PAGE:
• Narrative time: the grammatical placement  of the story’s time-frame in the past, the present, or the future.

Anyone who is a member of a critique group is regularly beaten over the head with certain basically good, but occasionally clichéd, rules. Improperly applied, this mindless interpretation of proper grammatical style can inhibit an author’s growth.

These rules are fundamentally sound but cannot be rigidly applied across the board to every sentence. For editing and also for writing, when I have questions about grammar I rely on The Chicago Manual of Style, but I also understand common sense.

Again it’s all about context. Sometimes a sentence that is grammatically incorrect sounds better, especially in dialogue. The bold writer sometimes breaks grammatical laws to write great books. How they habitually break those laws is their fingerprint, their style.

English is a living language. As such it is in a continual state of evolution and phrasing that made sense one-hundred years ago may not work well in today’s English. We may be writing a period piece, but we are writing it for modern readers. Nevertheless,

  • You can split an infinitive: it is acceptable to boldly go where you will.
  • You can begin a sentence with a conjunction if you so choose. And no one will die if you do.

How you apply grammar, the words you gravitate to, the point of view you work best in—these are the identifiable aspects of your voice as an author. Your writing style is a combination of how you speak through your pen or keyboard, how you craft your prose—your voice.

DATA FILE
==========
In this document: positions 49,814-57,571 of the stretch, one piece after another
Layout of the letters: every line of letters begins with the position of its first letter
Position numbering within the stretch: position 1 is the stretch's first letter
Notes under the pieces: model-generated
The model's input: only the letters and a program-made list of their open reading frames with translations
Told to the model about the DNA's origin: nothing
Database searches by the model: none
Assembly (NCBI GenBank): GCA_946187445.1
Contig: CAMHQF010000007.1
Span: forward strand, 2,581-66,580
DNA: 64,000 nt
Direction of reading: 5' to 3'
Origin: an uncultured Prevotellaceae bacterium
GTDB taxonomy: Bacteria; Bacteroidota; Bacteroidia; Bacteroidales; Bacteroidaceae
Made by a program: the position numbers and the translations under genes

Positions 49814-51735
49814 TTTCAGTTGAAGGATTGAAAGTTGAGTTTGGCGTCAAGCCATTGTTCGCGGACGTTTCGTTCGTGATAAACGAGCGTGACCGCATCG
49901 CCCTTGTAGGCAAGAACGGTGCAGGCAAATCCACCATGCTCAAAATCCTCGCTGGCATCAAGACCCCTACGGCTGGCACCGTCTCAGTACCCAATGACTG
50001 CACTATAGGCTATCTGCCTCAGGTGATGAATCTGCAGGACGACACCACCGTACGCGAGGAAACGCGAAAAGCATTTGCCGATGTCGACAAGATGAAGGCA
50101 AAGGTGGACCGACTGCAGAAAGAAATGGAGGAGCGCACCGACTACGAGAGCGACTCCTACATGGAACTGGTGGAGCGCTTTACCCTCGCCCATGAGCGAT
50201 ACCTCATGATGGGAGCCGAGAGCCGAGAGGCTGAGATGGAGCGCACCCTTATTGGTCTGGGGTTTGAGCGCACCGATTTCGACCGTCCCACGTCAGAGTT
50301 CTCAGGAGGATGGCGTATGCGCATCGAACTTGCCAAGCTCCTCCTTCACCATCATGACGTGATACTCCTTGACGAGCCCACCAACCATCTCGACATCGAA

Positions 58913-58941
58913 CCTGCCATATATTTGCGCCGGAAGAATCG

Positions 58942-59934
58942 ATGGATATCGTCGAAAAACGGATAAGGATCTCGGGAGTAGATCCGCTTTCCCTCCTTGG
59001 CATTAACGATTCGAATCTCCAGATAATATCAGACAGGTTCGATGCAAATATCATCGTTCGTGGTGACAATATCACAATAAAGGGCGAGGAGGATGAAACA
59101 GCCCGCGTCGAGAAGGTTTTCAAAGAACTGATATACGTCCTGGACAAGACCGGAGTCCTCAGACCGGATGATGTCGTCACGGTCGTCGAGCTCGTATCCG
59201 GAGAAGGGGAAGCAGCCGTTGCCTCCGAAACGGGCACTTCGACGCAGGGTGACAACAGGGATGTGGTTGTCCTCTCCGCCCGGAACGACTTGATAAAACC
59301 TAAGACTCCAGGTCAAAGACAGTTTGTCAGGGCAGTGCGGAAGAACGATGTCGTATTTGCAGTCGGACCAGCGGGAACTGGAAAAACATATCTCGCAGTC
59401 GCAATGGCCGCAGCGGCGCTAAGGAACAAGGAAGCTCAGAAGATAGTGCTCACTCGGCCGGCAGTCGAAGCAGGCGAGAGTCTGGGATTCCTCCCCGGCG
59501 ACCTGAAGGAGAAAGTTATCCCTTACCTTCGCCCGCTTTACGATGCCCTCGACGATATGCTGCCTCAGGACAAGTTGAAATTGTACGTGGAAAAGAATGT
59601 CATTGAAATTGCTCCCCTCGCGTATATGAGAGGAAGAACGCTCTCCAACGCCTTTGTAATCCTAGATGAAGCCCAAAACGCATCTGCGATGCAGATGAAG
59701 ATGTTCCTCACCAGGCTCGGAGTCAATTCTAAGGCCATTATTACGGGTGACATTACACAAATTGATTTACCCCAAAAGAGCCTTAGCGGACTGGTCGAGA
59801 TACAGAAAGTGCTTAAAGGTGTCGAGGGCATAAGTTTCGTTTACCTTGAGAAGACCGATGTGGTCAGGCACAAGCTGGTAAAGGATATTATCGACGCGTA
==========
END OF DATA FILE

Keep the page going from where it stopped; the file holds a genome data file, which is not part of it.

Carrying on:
As Noah Lukeman’s book tells us, your author’s voice should not be so distinct and loud that it makes your prose obnoxious. Sharing your work in the early stages with an interested reader who will be honest with you can help you avoid some of the pitfalls in developing your style and voice. Find a good editor you can work with, one who will understand your stylistic choices, but who will guide you away from bad writing. This is money that is well spent.

Write something new every day, even if it is only a paragraph. Of all the advice I have to offer, this is the most important because if you don’t write, you have no voice, no style, no story.


Credits and Attributions:

Quote from The First Five Pages: A Writer’s Guide To Staying Out of the Rejection Pile, by Noah Lukeman, published by Simon and Shuster, © 2000.

Wikipedia contributors, “Narration,” Wikipedia, The Free Encyclopedia, https://en.wikipedia.org/w/index.php?title=Narration&oldid=777375141 (accessed Mar 18, 2018).

 

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#Writerlife101 Day 7: Worst writing advice #amwriting

Writing advice is good because beginning authors need to learn the craft, and simple sayings are easy to remember. They encourage us to write lean, descriptive prose and craft engaging conversations. The craft of writing involves learning the rules of grammar, developing a wider vocabulary, learning how to develop characters, build worlds, etc., etc. Authors spend a lifetime learning their craft and never learn all there is to know about the subject.

Writing advice is bad because it is so frequently taken to extremes by novice authors armed with a little dangerous knowledge.

  • Remove all adverbs.
    This advice is complete crap. Use common sense and don’t use unnecessary adverbs.
  • Don’t use speech tags.
    What? Who said that and why are there no speech tags in this drivel?
  • Show, Don’t Tell. Don’t Ever Don’t do it!

Quote from Susan Defreitas for Lit Reactor: Sure, hot tears, a pounding pulse, and clenched fists can stand in for sadness, fear, and anger. But that type of showing can not only become cartoony, it doesn’t actually show what this specific character is specifically feeling. In order to do that, you either have to relay the thought process giving rise to those emotions or you should have already set up some key bits of exposition.

  • Write what you know.

Well, that takes all the adventure out of writing. Did Tolkien actually go to Middle Earth and visit a volcano? No, but he did serve in WWI, and lived and worked in Oxford, which is not notable for abounding in elves, hobbits, or orcs. Your life experiences and interests shape your writing, but your imagination is the fuel and the source of the story.

  • If you’re bored with your story, your reader will be too.